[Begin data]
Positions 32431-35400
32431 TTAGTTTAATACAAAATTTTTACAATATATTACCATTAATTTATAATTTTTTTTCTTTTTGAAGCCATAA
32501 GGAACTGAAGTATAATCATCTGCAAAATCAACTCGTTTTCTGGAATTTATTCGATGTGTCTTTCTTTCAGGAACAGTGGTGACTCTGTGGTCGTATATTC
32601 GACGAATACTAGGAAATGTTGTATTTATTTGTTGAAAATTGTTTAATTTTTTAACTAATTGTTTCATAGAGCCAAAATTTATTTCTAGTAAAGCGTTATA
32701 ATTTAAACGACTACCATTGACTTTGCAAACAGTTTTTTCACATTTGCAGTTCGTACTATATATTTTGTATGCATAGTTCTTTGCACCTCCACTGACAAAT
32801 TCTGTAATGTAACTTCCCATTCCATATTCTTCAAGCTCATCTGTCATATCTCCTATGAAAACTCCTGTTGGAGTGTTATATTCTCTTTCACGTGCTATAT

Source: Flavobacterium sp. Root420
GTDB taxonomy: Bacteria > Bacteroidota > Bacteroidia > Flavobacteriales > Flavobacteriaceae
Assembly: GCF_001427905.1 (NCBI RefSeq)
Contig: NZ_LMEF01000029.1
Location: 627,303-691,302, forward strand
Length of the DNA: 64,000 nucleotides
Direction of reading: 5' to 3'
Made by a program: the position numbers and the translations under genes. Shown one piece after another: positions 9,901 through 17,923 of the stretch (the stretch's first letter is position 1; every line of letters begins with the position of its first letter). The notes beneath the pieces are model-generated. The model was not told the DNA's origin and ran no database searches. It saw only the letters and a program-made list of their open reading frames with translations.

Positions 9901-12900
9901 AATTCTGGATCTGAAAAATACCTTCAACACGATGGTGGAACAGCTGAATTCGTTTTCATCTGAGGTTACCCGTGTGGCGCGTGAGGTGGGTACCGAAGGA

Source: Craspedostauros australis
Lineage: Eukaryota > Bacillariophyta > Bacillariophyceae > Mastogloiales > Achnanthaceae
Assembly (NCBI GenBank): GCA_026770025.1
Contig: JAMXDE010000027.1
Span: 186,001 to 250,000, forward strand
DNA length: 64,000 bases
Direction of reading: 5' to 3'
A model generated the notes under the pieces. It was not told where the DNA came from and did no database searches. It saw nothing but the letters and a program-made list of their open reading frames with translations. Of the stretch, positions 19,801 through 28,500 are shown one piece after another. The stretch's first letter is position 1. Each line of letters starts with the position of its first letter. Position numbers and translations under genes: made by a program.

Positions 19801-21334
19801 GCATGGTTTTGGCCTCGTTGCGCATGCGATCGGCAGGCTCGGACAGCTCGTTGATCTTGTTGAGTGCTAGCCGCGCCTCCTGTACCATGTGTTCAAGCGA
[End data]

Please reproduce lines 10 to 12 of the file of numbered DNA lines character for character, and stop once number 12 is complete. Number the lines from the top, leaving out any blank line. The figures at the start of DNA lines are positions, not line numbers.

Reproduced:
Contig: NZ_LMEF01000029.1
Location: 627,303-691,302, forward strand
Length of the DNA: 64,000 nucleotides